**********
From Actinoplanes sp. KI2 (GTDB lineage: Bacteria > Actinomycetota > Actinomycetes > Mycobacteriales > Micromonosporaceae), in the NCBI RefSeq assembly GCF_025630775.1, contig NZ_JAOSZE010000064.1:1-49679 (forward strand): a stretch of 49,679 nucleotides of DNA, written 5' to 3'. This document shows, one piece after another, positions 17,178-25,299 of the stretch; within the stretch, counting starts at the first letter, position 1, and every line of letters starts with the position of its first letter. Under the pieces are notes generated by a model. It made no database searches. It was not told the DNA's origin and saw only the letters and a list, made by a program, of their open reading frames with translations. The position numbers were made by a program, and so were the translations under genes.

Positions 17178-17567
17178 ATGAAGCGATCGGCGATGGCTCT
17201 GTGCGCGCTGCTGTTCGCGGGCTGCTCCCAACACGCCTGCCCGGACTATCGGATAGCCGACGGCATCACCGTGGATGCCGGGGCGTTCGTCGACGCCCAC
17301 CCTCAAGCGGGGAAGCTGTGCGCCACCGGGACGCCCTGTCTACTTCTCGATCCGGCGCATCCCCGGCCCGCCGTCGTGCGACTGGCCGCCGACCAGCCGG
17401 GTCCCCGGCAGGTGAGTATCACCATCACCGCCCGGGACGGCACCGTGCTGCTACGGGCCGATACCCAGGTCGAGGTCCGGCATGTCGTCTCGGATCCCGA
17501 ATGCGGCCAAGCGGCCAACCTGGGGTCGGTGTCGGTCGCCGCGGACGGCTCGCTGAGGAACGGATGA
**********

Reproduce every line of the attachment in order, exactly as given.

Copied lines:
From Actinoplanes sp. KI2 (GTDB lineage: Bacteria > Actinomycetota > Actinomycetes > Mycobacteriales > Micromonosporaceae), in the NCBI RefSeq assembly GCF_025630775.1, contig NZ_JAOSZE010000064.1:1-49679 (forward strand): a stretch of 49,679 nucleotides of DNA, written 5' to 3'. This document shows, one piece after another, positions 17,178-25,299 of the stretch; within the stretch, counting starts at the first letter, position 1, and every line of letters starts with the position of its first letter. Under the pieces are notes generated by a model. It made no database searches. It was not told the DNA's origin and saw only the letters and a list, made by a program, of their open reading frames with translations. The position numbers were made by a program, and so were the translations under genes.

Positions 17178-17567
17178 ATGAAGCGATCGGCGATGGCTCT
17201 GTGCGCGCTGCTGTTCGCGGGCTGCTCCCAACACGCCTGCCCGGACTATCGGATAGCCGACGGCATCACCGTGGATGCCGGGGCGTTCGTCGACGCCCAC
17301 CCTCAAGCGGGGAAGCTGTGCGCCACCGGGACGCCCTGTCTACTTCTCGATCCGGCGCATCCCCGGCCCGCCGTCGTGCGACTGGCCGCCGACCAGCCGG
17401 GTCCCCGGCAGGTGAGTATCACCATCACCGCCCGGGACGGCACCGTGCTGCTACGGGCCGATACCCAGGTCGAGGTCCGGCATGTCGTCTCGGATCCCGA
17501 ATGCGGCCAAGCGGCCAACCTGGGGTCGGTGTCGGTCGCCGCGGACGGCTCGCTGAGGAACGGATGA